3 Latin American e-shoppers and how to best serve them

These lessons become more concrete when we look at real-life e-commerce shoppers in Latin America. We interviewed three Latin American consumers to understand their e-commerce habits and help guide merchants on how to best reach them.

Meet Guillermo

City of residence: Buenos Aires, Argentina

Age: 36

Profession: Equipment technician

Type of smartphone owned: iPhone XS

Fun facts: Makes ~10 e-commerce purchases per month; travels internationally at least once per year; owns an apartment which he rents on Airbnb

Lindsay: Guille, what payment method do you use most often in your everyday life?

Guillermo: I use my debit card for almost everything – supermarket, gasoline, everyday purchases. I use cash for the smallest purchases, mostly at cafes and small restaurants and taxis. I only use my credit card when it’s an expensive purchase and I need to finance it. Also, I have several credit cards because the banks give you very low credit limits – sometimes only $500. That’s why being able to buy with installments is so important.

Lindsay:  What about when shopping online?

Guillermo: I almost always use my credit card, out of habit. Lots of online stores don’t accept my Argentinean debit card, especially international stores. It would be nice to use my debit card for smaller purchases, like Netflix, so as not to tie up my credit line on my credit card.

For food delivery on PedidosYa or Glovo I almost always pay in cash. This is just a habit; I’d be happy to pay with a card.

Lindsay: Do you often buy from international stores?

Yes, I’ve made more than 300 purchases on eBay over the years and I buy frequently from Amazon and AliExpress. These global brands are trustworthy and have products that are not available in Argentina. The main problem, though, is that lots of times the transaction gets declined, even if I have funds available. I have to call my bank to get it approved. This happens when I’m traveling overseas too.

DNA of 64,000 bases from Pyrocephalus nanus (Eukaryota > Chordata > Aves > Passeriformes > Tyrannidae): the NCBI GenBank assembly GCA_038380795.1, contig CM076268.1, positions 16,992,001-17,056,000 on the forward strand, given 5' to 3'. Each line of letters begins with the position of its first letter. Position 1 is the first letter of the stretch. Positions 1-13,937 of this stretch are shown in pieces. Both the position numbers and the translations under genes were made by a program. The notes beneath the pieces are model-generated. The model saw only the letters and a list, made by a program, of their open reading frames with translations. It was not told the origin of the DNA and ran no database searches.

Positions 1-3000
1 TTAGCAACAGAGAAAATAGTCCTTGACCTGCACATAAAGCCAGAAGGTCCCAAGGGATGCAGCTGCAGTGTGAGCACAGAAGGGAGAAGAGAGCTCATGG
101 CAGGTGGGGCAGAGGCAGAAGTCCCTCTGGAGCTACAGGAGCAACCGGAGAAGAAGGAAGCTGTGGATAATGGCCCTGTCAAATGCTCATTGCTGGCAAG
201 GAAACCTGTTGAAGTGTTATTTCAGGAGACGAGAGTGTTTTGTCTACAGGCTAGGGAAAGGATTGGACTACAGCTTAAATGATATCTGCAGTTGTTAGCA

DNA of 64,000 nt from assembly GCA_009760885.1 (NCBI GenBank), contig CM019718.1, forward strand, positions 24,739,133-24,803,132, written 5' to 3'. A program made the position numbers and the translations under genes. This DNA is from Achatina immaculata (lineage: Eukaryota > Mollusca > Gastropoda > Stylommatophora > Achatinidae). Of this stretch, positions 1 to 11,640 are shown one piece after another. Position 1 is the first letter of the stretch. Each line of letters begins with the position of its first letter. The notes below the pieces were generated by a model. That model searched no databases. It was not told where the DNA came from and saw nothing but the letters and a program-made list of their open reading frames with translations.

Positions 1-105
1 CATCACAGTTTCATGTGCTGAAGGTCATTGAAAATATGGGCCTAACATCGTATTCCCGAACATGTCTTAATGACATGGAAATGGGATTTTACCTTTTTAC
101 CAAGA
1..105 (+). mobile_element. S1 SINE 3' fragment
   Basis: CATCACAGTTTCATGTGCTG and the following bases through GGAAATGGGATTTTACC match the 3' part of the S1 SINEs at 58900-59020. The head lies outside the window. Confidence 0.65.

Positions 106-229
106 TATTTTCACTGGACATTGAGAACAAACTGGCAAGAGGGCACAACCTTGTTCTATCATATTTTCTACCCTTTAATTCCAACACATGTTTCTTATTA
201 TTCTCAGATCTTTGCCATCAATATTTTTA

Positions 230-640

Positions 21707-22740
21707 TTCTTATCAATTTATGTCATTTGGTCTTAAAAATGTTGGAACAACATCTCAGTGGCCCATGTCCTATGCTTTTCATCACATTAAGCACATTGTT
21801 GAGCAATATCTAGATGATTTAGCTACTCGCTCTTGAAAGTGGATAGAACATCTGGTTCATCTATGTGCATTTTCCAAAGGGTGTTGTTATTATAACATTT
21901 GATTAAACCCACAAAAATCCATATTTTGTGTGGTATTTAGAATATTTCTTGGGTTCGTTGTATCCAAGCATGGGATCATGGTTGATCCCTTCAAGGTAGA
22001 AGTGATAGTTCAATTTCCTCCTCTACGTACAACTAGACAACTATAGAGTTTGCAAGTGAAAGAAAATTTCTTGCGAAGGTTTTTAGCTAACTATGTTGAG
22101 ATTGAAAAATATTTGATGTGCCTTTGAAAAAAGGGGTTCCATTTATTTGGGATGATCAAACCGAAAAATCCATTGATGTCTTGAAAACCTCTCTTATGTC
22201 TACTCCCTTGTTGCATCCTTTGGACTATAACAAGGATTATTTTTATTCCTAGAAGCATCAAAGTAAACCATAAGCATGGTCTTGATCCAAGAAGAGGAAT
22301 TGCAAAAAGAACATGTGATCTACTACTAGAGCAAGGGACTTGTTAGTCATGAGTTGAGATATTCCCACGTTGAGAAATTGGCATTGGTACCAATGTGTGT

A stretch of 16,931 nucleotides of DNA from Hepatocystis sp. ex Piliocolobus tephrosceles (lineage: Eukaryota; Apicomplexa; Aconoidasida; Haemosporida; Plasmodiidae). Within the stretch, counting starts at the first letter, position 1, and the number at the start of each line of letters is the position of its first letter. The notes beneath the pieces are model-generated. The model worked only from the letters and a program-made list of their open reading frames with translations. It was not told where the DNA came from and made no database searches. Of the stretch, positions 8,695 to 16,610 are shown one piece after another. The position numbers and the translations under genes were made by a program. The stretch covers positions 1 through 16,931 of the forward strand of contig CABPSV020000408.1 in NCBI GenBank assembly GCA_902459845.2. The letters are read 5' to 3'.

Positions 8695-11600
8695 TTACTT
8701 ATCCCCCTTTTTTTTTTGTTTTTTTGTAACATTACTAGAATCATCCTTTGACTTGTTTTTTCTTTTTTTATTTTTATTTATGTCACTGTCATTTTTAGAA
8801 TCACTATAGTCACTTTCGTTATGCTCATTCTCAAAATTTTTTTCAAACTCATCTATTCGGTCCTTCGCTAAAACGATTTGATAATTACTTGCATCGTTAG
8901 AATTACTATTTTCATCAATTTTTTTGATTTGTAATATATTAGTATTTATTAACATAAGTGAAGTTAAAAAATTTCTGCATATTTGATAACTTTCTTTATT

Ways to best serve online shoppers like Guillermo:

1. Process cards locally to avoid false declines and improve authorization rates
2. Offer installments for high-ticket purchases (>$50 USD)
3. Accept debit cards
4. Accept cash payments for goods and services delivered in a physical environment

Meet Javier

City of residence: Lima, Peru

Age: 36

Profession: Business management

Type of smartphone owned: Huawei Mate 10 Pro

Fun facts: Makes ~5 e-commerce purchases per month, including movie tickets, electronics, food delivery, and Netflix

Lindsay: Javier, what payment method do you use most often in your everyday life?

Javier: Debit card. I don’t want to pay interest, and I prefer to pay for things immediately as opposed to at the end of the month. This helps me manage monthly expenses. I avoid carrying cash because of security reasons. Paying with debit is generally safer.

Lindsay:  What about when shopping online?

Javier: I would like to use my debit card more, but most online stores don’t accept debit cards. I use PayPal when it is available, because I believe it to be very secure. If these options are not available, I use credit card, which is about 70% of the time.